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The smell of fresh wellington boots. New names to be added to the self-registration board. Displays waiting for the first paintings to be proudly mounted. It must be a new year at nursery.
But the start of term in the Early Years isn't always the calm beginning to the year it should be.
There are new families to meet, new children to settle in, new permissions to be given, and new allergies and medical conditions to support. There are emergency contacts to list, observations to be made, and fees to manage.
Busy parents, busy staff, and busy managers. So how can you make it easier on everyone?
Easy! Get started now.
Before getting ready for the new term, it's always worthwhile taking time to reflect on the last school year. Consider the 'wow' moments, make a note of what's worked really well, and celebrate the progress you've made. Take the time to show your staff members you appreciate their hard work keeping everything on track and give yourself a pat on the back.
Now you're ready to focus on development and get ready for the new year.
Knowing what success in September looks like means having a clear idea of how you want the year to start. Perhaps you're looking to focus on sustainability, streamline admin tasks, update your curriculums, or improve parent partnerships. For inspiration, you could take a look at what other centers in your area are doing.
Whatever you're looking to achieve, setting clear objectives now means more time to plan the changes you need to make, evaluating the next steps as you go.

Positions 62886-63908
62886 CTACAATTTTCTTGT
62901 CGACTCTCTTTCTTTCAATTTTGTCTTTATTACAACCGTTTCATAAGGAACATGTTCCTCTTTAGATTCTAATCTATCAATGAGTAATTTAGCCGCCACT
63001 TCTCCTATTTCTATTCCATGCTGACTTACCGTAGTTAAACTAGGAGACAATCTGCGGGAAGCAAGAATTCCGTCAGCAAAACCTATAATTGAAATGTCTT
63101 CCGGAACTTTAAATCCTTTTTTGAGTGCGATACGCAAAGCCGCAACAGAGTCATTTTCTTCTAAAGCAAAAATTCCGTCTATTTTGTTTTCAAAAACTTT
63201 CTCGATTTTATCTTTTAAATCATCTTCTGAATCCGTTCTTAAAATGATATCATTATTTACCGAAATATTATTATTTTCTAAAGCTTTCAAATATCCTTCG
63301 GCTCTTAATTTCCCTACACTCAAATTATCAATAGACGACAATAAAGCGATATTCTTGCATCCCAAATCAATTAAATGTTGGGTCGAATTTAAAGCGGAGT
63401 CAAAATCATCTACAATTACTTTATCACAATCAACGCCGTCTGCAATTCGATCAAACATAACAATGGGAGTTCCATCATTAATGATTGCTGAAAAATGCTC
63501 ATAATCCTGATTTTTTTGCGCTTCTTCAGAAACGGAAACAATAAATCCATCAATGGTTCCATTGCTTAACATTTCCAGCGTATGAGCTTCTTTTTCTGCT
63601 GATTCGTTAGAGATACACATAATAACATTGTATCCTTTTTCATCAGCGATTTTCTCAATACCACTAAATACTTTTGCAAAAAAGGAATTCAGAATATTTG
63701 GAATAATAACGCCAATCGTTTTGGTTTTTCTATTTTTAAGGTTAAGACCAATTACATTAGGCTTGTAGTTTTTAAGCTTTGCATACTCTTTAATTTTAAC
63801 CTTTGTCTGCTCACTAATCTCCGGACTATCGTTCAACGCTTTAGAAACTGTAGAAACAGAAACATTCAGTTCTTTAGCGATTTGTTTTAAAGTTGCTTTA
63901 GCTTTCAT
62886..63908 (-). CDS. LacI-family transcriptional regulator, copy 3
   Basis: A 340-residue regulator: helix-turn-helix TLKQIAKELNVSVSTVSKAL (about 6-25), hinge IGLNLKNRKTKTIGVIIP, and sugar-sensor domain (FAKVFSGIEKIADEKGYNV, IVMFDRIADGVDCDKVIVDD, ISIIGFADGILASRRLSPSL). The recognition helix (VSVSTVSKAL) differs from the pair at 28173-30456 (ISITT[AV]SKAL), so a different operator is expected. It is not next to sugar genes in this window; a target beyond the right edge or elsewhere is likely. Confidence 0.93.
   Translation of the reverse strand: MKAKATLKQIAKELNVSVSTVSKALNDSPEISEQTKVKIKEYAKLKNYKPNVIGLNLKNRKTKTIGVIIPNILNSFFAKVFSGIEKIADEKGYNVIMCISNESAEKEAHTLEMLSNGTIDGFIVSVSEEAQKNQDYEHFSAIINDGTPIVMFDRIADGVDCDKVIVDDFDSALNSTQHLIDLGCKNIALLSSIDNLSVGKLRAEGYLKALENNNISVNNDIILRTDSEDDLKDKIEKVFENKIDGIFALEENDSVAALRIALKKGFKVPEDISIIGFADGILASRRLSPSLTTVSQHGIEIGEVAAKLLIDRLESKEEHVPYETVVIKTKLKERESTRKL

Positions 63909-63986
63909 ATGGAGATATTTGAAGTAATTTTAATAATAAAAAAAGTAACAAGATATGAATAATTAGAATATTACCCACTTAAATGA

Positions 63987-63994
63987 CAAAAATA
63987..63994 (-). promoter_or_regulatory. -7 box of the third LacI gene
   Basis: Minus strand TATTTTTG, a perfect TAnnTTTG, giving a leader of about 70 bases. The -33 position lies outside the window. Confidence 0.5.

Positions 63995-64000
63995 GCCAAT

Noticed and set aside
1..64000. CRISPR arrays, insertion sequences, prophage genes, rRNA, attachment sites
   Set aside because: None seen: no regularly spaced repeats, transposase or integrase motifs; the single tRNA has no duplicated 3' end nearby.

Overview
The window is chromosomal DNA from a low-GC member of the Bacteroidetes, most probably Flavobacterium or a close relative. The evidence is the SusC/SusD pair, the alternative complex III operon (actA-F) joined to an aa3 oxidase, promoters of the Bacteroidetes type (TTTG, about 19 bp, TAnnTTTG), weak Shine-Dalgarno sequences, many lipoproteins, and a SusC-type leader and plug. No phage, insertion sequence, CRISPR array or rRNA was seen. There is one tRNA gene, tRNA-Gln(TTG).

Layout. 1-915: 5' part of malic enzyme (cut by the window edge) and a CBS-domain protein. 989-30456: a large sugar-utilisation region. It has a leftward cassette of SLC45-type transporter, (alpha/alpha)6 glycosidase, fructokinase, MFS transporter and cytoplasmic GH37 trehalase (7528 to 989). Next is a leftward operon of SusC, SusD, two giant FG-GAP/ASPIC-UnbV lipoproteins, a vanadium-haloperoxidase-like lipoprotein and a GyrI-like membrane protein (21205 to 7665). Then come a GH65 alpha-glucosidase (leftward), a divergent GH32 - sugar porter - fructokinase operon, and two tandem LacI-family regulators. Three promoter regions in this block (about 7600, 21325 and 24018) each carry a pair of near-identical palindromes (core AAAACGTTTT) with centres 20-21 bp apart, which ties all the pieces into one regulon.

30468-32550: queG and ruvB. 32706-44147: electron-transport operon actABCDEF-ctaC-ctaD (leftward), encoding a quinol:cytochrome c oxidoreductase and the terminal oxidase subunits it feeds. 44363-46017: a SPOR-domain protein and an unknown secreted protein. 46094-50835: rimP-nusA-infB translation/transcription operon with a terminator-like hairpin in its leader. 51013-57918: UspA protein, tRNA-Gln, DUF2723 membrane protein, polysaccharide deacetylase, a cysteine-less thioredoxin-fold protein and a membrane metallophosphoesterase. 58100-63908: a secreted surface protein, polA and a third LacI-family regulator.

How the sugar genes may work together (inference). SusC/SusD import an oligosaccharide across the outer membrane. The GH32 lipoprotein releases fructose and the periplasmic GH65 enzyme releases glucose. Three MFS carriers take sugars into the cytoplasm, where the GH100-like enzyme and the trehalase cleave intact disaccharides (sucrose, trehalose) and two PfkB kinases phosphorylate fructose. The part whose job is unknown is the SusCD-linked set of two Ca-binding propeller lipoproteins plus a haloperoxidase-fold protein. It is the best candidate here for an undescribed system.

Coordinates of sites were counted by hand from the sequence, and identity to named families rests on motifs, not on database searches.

Starting a new center (or coming back from a long break) is a big transition for children and their families, which you can help to navigate smoothly. Take the time now to evaluate how you want to ease the transition for new children, as well as welcome children back from the summer break.
A professional, caring, friendly team is a must, but are they able to spend time to really getting to know new families? Forming strong, trusting parent partnerships right from the start is key to children thriving at your setting.
It is important to consider how you could super-charge parent partnerships by giving your staff the support, time, and tools they need.
There's nothing more stressful for a parent dropping off for the new year (or for the first time) than being hounded for information while they're trying to settle their child.
Instead of adding to your parent's kitchen table pile and your paper files, get the data you need digitally. Parents can access information, fill out permissions, emergency contacts, allergies and other important details before term starts through a parent app, meaning you have all the information you need to provide the best care, ready to go.
Just be sure to use specifically designed software that keeps children's data safe.
Having that newly-printed folder of forms was once a start-of-term staple, but think about the time (and trees) you could save by simply having them online.
While cuddling that warm stack of medication forms and accident forms, fresh from the photocopier, is one way to hold onto the summer heat, in reality, it's just more filing for you. Using the right nursery management software means saying goodbye to hours of time-consuming printing and handwriting sheets of paper. Plus, parents get instant updates and can acknowledge forms online.
And the best part? Digital documents can't get crumpled up and lost in the bottom of backpacks.
Being prepared for the beginning of the new school year means that the first day can be used to greet and spend more quality time with children and parents, welcoming them calmly to their new setting.
Please note: here at Famly we love sharing creative activities for you to try with the children at your setting, but you know them best. Take the time to consider adaptions you might need to make so these activities are accessible and developmentally appropriate for the children you work with. Just as you ordinarily would, conduct risk assessments for your children and your setting before undertaking new activities, and ensure you and your staff are following your own health and safety guidelines.